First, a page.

In much the same way that cracks appear when ice shifts on a frozen lake, fault lines form as the Earth’s crust moves slowly back and forth. This movement creates spaces in the Earth’s crust that serve as reservoirs for oil and gas.
Jeremy Hall—a Memorial University researcher in Newfoundland—is using a 3D visualization lab and powerful computers to find these fault lines and draw a comprehensive picture of the ocean floor’s geology. Mapping these fault lines off the coast of Newfoundland and Labrador is helping to unlock the vast potential of offshore oil reserves. Until recently, researchers only had part of the geological picture—patching together incomplete images of an area and making assumptions about what lay between each missing piece.
“It was as if a doctor had to rely on a cross-section of your hips and shoulders and then fill in the rest of the picture. Today our lab offers the equivalent of a 3D picture of the whole patient,” says Hall.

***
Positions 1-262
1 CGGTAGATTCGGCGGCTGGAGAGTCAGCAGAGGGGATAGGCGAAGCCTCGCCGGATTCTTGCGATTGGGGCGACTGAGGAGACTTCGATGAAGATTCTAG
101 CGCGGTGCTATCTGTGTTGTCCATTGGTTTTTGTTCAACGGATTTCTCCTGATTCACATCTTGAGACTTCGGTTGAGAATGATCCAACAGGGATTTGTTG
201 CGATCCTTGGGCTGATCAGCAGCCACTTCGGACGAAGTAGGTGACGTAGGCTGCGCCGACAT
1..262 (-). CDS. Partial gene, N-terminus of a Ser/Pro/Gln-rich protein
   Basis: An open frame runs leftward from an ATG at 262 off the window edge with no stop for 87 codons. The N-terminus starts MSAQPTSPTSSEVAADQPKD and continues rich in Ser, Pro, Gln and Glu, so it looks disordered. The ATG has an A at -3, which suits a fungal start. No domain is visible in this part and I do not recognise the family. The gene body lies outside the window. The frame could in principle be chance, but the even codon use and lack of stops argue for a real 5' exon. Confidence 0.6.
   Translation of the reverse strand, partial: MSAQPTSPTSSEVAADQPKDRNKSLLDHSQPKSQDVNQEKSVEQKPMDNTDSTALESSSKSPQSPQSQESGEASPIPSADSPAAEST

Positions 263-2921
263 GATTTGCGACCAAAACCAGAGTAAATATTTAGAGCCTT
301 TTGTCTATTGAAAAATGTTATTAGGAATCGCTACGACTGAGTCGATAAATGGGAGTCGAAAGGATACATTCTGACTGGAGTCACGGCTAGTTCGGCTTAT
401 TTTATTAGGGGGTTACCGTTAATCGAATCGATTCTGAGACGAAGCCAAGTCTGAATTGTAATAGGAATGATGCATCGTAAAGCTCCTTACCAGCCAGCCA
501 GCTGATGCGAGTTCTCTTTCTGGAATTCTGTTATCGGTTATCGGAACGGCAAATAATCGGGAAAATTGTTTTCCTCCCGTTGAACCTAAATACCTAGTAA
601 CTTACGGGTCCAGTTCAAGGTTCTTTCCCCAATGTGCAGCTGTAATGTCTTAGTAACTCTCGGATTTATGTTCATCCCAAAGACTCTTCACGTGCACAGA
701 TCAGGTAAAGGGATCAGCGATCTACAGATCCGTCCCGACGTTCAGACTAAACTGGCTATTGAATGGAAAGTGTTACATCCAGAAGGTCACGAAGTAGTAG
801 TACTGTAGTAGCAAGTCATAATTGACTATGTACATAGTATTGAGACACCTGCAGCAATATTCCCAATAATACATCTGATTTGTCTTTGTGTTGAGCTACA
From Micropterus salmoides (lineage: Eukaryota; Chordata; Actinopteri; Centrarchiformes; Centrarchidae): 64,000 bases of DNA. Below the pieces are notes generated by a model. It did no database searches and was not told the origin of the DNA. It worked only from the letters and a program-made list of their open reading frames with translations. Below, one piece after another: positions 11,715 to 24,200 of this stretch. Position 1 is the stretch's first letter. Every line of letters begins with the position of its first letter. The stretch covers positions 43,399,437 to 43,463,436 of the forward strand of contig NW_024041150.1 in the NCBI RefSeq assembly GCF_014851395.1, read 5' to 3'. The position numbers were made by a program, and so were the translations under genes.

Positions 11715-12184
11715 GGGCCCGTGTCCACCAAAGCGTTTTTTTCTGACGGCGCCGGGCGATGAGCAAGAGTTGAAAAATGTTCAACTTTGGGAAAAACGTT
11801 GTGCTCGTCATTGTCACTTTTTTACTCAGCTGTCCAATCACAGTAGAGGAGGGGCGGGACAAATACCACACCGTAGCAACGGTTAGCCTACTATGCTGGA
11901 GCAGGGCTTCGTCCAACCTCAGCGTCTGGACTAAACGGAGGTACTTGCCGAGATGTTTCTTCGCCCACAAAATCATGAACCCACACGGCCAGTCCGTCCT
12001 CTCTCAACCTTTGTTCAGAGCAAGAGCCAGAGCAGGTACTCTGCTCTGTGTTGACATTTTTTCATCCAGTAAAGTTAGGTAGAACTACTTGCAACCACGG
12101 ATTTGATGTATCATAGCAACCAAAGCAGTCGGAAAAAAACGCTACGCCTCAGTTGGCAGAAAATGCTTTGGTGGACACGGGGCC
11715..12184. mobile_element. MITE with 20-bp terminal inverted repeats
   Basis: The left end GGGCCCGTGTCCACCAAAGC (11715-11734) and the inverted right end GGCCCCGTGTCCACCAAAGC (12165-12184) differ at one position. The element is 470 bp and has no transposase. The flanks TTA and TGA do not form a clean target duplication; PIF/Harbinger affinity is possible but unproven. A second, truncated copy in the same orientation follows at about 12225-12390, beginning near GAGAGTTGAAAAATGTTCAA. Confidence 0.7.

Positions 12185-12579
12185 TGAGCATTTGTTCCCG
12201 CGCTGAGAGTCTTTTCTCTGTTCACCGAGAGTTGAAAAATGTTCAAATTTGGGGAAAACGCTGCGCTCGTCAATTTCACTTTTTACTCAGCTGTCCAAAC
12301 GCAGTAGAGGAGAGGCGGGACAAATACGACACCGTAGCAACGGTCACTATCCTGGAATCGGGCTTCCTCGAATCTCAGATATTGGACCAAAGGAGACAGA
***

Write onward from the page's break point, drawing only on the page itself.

These pictures are created from a rich set of data produced by hydrophones—devices that measure the echoes created by sending high pressure airwaves to the ocean floor. Different echoes indicate different geological formations. The hydrophones are towed back and forth across an area of ocean in the same way a person pushes a lawnmower methodically back and forth across a lawn.
The data are turned into pictures by powerful computers and projected onto a screen about eight metres wide and two metres high. Observers wear 3D stereo glasses to interact with the onscreen images.
Hall’s 3D theatre is proving popular with researchers and industry alike. Canada’s oil and gas industry plays a central role in our economy and Hall’s work is particularly valuable for smaller oil and gas companies who don’t have the resources to carry out large scale exploration on their own.
“The more we can show how and where reservoirs of oil and natural gas are located, the more it will stimulate investment from the private sector and enable smaller companies to make targeted investments,” says Hall.